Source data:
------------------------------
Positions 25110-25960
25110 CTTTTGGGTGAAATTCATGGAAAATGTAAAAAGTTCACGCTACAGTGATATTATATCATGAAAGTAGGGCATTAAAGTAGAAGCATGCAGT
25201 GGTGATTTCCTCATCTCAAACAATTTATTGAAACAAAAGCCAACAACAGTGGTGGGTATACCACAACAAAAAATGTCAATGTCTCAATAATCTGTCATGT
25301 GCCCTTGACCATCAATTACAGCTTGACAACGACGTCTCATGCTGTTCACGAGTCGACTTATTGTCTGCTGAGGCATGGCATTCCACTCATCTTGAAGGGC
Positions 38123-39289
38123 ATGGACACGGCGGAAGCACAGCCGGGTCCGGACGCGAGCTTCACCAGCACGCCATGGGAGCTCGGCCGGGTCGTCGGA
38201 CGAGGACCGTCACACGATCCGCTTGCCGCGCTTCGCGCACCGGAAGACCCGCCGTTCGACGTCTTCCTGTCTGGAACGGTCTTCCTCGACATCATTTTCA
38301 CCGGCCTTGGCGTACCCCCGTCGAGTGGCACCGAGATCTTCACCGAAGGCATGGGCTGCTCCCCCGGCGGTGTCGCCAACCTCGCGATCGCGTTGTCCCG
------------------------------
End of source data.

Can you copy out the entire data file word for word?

Positions 25110-25960
25110 CTTTTGGGTGAAATTCATGGAAAATGTAAAAAGTTCACGCTACAGTGATATTATATCATGAAAGTAGGGCATTAAAGTAGAAGCATGCAGT
25201 GGTGATTTCCTCATCTCAAACAATTTATTGAAACAAAAGCCAACAACAGTGGTGGGTATACCACAACAAAAAATGTCAATGTCTCAATAATCTGTCATGT
25301 GCCCTTGACCATCAATTACAGCTTGACAACGACGTCTCATGCTGTTCACGAGTCGACTTATTGTCTGCTGAGGCATGGCATTCCACTCATCTTGAAGGGC
Positions 38123-39289
38123 ATGGACACGGCGGAAGCACAGCCGGGTCCGGACGCGAGCTTCACCAGCACGCCATGGGAGCTCGGCCGGGTCGTCGGA
38201 CGAGGACCGTCACACGATCCGCTTGCCGCGCTTCGCGCACCGGAAGACCCGCCGTTCGACGTCTTCCTGTCTGGAACGGTCTTCCTCGACATCATTTTCA
38301 CCGGCCTTGGCGTACCCCCGTCGAGTGGCACCGAGATCTTCACCGAAGGCATGGGCTGCTCCCCCGGCGGTGTCGCCAACCTCGCGATCGCGTTGTCCCG